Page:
If you answered yes even once, you may be suffering from teacher burnout.
Teacher burnout is an issue that can have extremely detrimental effects on both teachers and students. A study into stress in Western Australian schools in 1987 found that 10 -20% of teachers suffered from psychological distress, with a further 9% of teachers suffering severe psychological distress (Howard & Johnson 2006).
According to Howard and Johnson the causes of teacher burnout can be attributed to poor student-teacher relationships, time pressure, role conflict, poor working conditions, lack of control/decision making power, poor collegiate relationships, feelings of personal inadequacy and extra organisational pressures.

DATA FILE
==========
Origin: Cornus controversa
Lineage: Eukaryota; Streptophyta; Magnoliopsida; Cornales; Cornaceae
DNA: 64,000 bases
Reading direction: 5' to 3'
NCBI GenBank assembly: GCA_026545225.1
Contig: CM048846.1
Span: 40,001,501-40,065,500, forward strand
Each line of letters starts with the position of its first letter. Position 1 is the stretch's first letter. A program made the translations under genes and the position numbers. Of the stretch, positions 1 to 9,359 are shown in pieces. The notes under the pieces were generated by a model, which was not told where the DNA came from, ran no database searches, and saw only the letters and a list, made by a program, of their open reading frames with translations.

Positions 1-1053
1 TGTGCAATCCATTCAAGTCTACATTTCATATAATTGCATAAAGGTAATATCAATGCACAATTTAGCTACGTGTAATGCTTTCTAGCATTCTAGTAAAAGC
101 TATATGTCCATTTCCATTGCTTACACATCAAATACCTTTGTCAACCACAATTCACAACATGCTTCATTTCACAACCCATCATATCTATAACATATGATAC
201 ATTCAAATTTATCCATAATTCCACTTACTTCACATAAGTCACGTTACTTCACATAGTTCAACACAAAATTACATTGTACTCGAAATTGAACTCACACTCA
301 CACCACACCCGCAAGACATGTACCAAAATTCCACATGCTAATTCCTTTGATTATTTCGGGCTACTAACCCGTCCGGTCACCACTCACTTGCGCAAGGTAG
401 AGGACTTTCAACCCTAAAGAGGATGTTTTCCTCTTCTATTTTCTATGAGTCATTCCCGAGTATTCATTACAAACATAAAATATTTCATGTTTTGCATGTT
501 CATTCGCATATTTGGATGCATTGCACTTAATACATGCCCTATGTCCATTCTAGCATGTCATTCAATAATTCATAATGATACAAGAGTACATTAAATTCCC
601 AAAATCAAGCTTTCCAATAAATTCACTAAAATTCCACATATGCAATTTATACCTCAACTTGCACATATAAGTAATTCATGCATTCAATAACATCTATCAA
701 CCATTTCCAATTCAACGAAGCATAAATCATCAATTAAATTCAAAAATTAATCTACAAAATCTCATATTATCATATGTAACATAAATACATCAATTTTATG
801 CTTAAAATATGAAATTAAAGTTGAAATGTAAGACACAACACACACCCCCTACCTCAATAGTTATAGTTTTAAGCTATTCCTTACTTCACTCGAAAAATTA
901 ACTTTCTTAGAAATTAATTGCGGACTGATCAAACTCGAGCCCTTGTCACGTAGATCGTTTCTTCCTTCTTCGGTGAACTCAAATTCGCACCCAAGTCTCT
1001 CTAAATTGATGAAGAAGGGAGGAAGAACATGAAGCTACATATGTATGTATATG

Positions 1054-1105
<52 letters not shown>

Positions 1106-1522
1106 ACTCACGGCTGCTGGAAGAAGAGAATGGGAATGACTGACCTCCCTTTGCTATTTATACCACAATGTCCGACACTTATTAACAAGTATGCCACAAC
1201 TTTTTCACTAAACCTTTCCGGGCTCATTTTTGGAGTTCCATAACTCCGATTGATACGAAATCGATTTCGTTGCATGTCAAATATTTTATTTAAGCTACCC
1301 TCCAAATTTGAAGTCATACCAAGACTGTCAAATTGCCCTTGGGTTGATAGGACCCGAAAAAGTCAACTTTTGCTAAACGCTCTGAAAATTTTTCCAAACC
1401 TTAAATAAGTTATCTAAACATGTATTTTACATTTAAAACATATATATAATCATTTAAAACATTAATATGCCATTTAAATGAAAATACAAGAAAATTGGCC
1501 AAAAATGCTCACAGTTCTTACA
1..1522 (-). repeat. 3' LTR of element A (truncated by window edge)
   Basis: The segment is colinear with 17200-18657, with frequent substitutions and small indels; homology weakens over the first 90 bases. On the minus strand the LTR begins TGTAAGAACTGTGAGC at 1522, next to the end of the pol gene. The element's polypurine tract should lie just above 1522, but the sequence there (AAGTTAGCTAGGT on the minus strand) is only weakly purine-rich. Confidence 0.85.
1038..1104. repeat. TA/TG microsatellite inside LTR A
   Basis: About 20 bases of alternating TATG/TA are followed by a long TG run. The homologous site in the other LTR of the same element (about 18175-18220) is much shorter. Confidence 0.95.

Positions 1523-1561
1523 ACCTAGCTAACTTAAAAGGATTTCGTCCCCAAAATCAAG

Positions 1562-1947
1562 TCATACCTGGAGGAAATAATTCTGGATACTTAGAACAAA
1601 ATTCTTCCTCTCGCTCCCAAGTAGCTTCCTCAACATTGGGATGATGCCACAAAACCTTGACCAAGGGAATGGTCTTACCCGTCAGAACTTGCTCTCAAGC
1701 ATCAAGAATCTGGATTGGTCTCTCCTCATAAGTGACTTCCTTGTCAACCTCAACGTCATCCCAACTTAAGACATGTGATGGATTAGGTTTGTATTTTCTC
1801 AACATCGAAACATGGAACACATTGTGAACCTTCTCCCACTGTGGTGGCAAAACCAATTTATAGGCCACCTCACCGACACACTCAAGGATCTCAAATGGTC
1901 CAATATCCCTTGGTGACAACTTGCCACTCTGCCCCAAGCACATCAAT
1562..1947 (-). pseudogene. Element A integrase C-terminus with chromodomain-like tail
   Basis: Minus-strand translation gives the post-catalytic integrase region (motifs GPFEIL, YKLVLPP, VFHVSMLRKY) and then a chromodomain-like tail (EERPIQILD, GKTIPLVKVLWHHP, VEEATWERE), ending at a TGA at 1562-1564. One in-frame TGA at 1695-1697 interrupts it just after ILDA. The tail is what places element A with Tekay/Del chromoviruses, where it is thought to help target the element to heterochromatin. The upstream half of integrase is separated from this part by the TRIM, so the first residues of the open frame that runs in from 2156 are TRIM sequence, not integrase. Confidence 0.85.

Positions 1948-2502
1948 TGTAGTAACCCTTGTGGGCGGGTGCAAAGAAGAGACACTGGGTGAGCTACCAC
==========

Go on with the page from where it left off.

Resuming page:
In discussing childhood development, it is important to look at student wellbeing relative to the relationship between students and teachers. This is in light of the DECS statement that “[w]ellbeing is central to learning, and learning is central to wellbeing” (DECS, p4), and within a framework of the rewards gained from inclusive, effective and engaging learning.
If you read the material contained on this website and feel that you may be experiencing stress or burnout, please consult our resources page for further information and seek guidance from a trained mental health professional.